Added up, you can understand why the industry and its supporters feel they're on the defensive. Yet unless gas drilling is completely banned in New York, all that last really means is that when the market rights itself, the industry will have to re-lease the same lands on better terms for landowners, with much safer technology and stronger environmental regulation, than they were when the leasing boom began five years ago.
In New York, the fracking story has no shortage of ironies.
Chris Denton, for instance, an Elmira attorney who had the bright idea of building landowner coalitions he could represent, went around the state in the early days explaining to large audiences that the four-page leases so-called "land men" were laying on their kitchen tables for signature threw almost all the liabilities on the landowner's shoulders in return for tiny signing bonuses and unspecified royalties; if somebody broke their ankle on the drilling site, for instance, the landowner would get the bill.
This implied that drilling deals had hidden environmental and legal dangers that needed to be addressed and raised suspicions that the anti-fracking groups jumped on. Within a year, public opinion went from "drill here, drill now" to "safe drilling or no drilling."
And how about these apples? The first home rule law was passed in 2010 in Virgil, in Cortland County. But the push for home rule really took off in places drilling may never happen--near Ithaca and Cooperstown, where gas shale deposits are unpromising. Aside from lands near Lake Ontario, virtually no area with promising deposits -- along the Pennsylvania border, for instance -- is on the home rule bandwagon.
More to the point, comparatively few bans, moratoria, or even talk of such exist in most of the state. Twenty-two towns have banned gas drilling in New York, 66 have passed moratoria, and another 66 have groups working for one or the other out of 1,607 counties, cities, town and villages.
But because the notion could upend the whole enterprise, the idea really got the industry's attention. And they did something counterintuitive; small government types almost to a man, they turned for help to Albany and Washington.
"The industry has its relationships at the top of government, so it made sense for them to go top down," says Helen Slottje, who, together with her husband David, runs an Ithaca-based non-profit called The Community Environmental Defense Council, Inc. that's a prime mover for home rule. "The grass roots had the advantage of a body of law that tends to balance the books; that helped them push back."
The industry's legal position is that a paragraph in the state's oil and gas law trumps local zoning laws, and that not only do the facts of modern, commercial gas drilling make it impractical to have to deal with what they see would be a crazy quilt of local laws, but the highly technical nature of fracking makes it necessary for all regulation to be in the hands of government experts.
Unmentioned in that argument is the fact that local controls aren't needed where no drilling occurs. But the home rule idea really irks the conservative Republicans who make up a large percentage of energy professionals.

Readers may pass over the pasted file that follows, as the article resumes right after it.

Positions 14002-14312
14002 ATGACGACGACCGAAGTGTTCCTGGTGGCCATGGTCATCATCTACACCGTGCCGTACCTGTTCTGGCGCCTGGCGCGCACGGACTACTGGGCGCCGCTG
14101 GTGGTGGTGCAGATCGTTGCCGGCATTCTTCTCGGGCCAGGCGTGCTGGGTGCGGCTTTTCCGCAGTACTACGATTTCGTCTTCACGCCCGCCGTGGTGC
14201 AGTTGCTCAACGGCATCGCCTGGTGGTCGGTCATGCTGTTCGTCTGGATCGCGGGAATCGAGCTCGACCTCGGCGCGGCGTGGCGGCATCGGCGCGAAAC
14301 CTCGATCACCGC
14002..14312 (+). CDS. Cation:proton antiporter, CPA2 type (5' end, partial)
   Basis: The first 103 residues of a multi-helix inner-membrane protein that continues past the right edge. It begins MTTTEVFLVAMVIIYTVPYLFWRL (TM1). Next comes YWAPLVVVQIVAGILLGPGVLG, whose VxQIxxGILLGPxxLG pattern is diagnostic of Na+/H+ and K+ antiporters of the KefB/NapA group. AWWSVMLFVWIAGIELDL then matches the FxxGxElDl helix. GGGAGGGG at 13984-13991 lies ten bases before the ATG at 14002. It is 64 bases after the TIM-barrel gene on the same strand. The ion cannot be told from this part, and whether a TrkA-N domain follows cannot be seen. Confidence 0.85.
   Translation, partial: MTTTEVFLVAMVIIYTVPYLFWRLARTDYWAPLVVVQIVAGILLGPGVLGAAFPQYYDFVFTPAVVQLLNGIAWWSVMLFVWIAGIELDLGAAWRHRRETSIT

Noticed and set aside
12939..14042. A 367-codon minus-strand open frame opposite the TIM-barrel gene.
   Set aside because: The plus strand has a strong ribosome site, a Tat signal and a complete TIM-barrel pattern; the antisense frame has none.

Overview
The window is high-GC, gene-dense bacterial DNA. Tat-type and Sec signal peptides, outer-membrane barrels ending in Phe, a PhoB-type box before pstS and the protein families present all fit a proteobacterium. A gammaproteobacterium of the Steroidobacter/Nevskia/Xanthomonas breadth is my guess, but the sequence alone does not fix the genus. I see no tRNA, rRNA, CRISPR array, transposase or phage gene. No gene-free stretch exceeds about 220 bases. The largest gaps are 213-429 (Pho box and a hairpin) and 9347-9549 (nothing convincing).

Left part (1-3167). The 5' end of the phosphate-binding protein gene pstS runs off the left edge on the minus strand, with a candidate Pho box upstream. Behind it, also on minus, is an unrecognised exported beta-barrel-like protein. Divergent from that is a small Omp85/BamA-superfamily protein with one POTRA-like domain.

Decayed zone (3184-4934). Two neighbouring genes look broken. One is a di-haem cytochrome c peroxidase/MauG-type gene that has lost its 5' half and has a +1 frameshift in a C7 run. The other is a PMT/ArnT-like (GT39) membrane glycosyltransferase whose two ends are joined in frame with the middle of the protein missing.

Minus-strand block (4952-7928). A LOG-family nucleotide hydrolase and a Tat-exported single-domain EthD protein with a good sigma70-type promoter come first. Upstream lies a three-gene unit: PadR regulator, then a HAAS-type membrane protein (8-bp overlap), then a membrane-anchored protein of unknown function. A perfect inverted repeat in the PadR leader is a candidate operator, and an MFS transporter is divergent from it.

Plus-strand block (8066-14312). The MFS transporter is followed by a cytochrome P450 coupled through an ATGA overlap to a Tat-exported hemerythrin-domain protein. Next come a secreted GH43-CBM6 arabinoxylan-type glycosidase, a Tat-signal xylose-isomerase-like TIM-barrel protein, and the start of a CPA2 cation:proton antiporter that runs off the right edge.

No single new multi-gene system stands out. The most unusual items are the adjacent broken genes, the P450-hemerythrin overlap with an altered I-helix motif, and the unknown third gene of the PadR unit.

"There are a lot of people concerned with the disregard of individual property rights, and the individual resources that would propel that," says John Holko, secretary of the New York Chapter of the Independent Oil and Gas Association. "If three people on a five member town board can decide if you can develop your resources, what becomes of our liberty?"
Stuff and nonsense, says the home rule crowd; property rights aren't unconditional -- you can only do what you want with your land if you don't hurt anybody else's land. And in any event, home rule is a conservative argument -- governments receive their just powers from the consent of the governed, so it follows that local citizens who don't consent to something have the right to prevent it, and governments that deny the people that right exercise unjust powers.
Early on, local drilling supporters had routinely threatened town boards and their members with million-dollar lawsuits if they didn't allow drilling, or even if they wanted to study it, all the while complaining their opponents were lying. But observers say that in at least one of the suits now on appeal the industry picked a fight over the law so it could shift things to the courts, where it could use its money against poor town boards.
The industry's money may not win the day so easily, though; upstate people with deep pockets have stepped to the plate with their own money. These reportedly include Jane Forbes Clark, an heir to the Singer Sewing Machine fortune and owner of Cooperstown's Baseball Hall of Fame and at least 10,000 acres nearby. Ms. Clark's office issued a statement supporting the fracking opposition but didn't comment on the persistent rumor she helps finance it.
"It's safe to say that the industry was looking for a test case (over fracking in New York), and that Anschutz chose this issue to do that," says Kate Sinding, a senior attorney with the Natural Resources Defense Council. "This is not about the money -- it's about establishing a precedent."
Sinding means billionaire Philip Anschutz, whose company, Anschutz Exploration Corp., paid what his lawyer Tom West says was $5.1 million for gas leases to 22,000 acres in the town of Dryden, near Ithaca. But Dryden, filled with people who worked at nearby Cornell, had banned heavy industry in 1968, and amended the law in 2011 to include gas drilling.
Anschutz sued Dryden last fall to force the issue, and lost this February. Another suit, in Middlefield, near Cooperstown, was also turned down in February. Both are being appealed and likely to be consolidated into one case. West pleaded the Dryden case and advises on the Middlefield case.